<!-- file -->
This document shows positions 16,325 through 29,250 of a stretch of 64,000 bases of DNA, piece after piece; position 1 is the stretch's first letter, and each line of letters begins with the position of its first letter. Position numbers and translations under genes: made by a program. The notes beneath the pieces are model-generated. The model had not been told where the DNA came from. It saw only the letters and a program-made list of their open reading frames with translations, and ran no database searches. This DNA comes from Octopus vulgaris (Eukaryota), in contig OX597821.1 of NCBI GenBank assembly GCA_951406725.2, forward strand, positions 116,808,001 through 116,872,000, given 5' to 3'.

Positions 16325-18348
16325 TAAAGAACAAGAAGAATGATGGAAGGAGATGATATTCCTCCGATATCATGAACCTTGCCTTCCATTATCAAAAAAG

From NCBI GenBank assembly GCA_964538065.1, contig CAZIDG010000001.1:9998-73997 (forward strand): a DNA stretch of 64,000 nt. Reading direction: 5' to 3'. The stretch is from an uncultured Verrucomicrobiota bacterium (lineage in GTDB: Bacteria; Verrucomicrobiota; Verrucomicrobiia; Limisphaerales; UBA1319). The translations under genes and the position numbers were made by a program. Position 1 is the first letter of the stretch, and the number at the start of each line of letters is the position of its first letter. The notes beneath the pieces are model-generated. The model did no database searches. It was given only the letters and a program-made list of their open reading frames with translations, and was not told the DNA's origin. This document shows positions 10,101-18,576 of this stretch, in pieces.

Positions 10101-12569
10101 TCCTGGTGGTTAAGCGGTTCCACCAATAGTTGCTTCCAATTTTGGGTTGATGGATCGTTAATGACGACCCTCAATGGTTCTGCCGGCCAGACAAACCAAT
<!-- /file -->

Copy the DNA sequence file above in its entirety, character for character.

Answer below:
This document shows positions 16,325 through 29,250 of a stretch of 64,000 bases of DNA, piece after piece; position 1 is the stretch's first letter, and each line of letters begins with the position of its first letter. Position numbers and translations under genes: made by a program. The notes beneath the pieces are model-generated. The model had not been told where the DNA came from. It saw only the letters and a program-made list of their open reading frames with translations, and ran no database searches. This DNA comes from Octopus vulgaris (Eukaryota), in contig OX597821.1 of NCBI GenBank assembly GCA_951406725.2, forward strand, positions 116,808,001 through 116,872,000, given 5' to 3'.

Positions 16325-18348
16325 TAAAGAACAAGAAGAATGATGGAAGGAGATGATATTCCTCCGATATCATGAACCTTGCCTTCCATTATCAAAAAAG

From NCBI GenBank assembly GCA_964538065.1, contig CAZIDG010000001.1:9998-73997 (forward strand): a DNA stretch of 64,000 nt. Reading direction: 5' to 3'. The stretch is from an uncultured Verrucomicrobiota bacterium (lineage in GTDB: Bacteria; Verrucomicrobiota; Verrucomicrobiia; Limisphaerales; UBA1319). The translations under genes and the position numbers were made by a program. Position 1 is the first letter of the stretch, and the number at the start of each line of letters is the position of its first letter. The notes beneath the pieces are model-generated. The model did no database searches. It was given only the letters and a program-made list of their open reading frames with translations, and was not told the DNA's origin. This document shows positions 10,101-18,576 of this stretch, in pieces.

Positions 10101-12569
10101 TCCTGGTGGTTAAGCGGTTCCACCAATAGTTGCTTCCAATTTTGGGTTGATGGATCGTTAATGACGACCCTCAATGGTTCTGCCGGCCAGACAAACCAAT